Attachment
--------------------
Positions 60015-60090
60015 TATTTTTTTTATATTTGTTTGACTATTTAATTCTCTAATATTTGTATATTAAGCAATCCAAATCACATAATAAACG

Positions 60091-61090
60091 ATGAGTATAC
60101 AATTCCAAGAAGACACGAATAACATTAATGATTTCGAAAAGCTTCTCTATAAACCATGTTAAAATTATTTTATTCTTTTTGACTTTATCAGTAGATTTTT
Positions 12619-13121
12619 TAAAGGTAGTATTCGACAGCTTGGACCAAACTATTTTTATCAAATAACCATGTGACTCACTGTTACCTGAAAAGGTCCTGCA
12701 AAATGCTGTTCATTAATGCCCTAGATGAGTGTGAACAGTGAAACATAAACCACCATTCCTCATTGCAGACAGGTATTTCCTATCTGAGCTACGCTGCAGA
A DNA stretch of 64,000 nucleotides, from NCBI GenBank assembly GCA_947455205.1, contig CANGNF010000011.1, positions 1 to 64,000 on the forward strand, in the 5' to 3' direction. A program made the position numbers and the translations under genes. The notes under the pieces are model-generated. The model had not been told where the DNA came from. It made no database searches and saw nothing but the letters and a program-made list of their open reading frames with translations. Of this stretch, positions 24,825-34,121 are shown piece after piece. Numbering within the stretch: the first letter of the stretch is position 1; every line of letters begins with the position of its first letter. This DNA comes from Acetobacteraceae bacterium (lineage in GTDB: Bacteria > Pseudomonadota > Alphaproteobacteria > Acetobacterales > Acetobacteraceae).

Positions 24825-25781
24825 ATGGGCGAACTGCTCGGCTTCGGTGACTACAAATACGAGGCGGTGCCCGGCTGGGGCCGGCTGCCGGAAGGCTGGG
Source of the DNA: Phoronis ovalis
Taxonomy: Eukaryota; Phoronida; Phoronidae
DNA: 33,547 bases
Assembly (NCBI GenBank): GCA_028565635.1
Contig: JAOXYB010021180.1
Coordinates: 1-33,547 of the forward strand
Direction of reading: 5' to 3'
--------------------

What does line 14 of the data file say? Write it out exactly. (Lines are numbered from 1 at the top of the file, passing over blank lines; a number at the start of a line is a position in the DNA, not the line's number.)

DNA: 33,547 bases